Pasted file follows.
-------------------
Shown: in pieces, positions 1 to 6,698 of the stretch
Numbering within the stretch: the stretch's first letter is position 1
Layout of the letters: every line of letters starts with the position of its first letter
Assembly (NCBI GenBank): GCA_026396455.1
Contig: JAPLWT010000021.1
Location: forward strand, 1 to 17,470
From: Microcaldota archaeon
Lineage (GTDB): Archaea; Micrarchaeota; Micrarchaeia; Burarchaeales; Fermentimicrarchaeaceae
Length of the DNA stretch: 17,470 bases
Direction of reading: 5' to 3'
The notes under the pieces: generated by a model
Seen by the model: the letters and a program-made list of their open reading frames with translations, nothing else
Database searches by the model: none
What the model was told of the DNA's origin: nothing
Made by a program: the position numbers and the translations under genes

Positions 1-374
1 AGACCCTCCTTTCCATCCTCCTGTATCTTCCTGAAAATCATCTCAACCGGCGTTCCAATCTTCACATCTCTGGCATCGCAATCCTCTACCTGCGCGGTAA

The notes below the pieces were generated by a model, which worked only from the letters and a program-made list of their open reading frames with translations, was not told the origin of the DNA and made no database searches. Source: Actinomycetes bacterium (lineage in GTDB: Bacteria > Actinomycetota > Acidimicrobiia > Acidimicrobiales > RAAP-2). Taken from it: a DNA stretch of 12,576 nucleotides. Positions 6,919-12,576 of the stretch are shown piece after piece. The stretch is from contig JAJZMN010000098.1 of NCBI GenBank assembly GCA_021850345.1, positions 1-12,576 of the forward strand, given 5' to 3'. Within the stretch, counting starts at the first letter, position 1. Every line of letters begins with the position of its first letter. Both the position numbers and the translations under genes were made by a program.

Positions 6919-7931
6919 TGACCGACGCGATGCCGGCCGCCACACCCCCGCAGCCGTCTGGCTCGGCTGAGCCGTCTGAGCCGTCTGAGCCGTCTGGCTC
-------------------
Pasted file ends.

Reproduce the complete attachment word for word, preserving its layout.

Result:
Shown: in pieces, positions 1 to 6,698 of the stretch
Numbering within the stretch: the stretch's first letter is position 1
Layout of the letters: every line of letters starts with the position of its first letter
Assembly (NCBI GenBank): GCA_026396455.1
Contig: JAPLWT010000021.1
Location: forward strand, 1 to 17,470
From: Microcaldota archaeon
Lineage (GTDB): Archaea; Micrarchaeota; Micrarchaeia; Burarchaeales; Fermentimicrarchaeaceae
Length of the DNA stretch: 17,470 bases
Direction of reading: 5' to 3'
The notes under the pieces: generated by a model
Seen by the model: the letters and a program-made list of their open reading frames with translations, nothing else
Database searches by the model: none
What the model was told of the DNA's origin: nothing
Made by a program: the position numbers and the translations under genes

Positions 1-374
1 AGACCCTCCTTTCCATCCTCCTGTATCTTCCTGAAAATCATCTCAACCGGCGTTCCAATCTTCACATCTCTGGCATCGCAATCCTCTACCTGCGCGGTAA

The notes below the pieces were generated by a model, which worked only from the letters and a program-made list of their open reading frames with translations, was not told the origin of the DNA and made no database searches. Source: Actinomycetes bacterium (lineage in GTDB: Bacteria > Actinomycetota > Acidimicrobiia > Acidimicrobiales > RAAP-2). Taken from it: a DNA stretch of 12,576 nucleotides. Positions 6,919-12,576 of the stretch are shown piece after piece. The stretch is from contig JAJZMN010000098.1 of NCBI GenBank assembly GCA_021850345.1, positions 1-12,576 of the forward strand, given 5' to 3'. Within the stretch, counting starts at the first letter, position 1. Every line of letters begins with the position of its first letter. Both the position numbers and the translations under genes were made by a program.

Positions 6919-7931
6919 TGACCGACGCGATGCCGGCCGCCACACCCCCGCAGCCGTCTGGCTCGGCTGAGCCGTCTGAGCCGTCTGAGCCGTCTGGCTC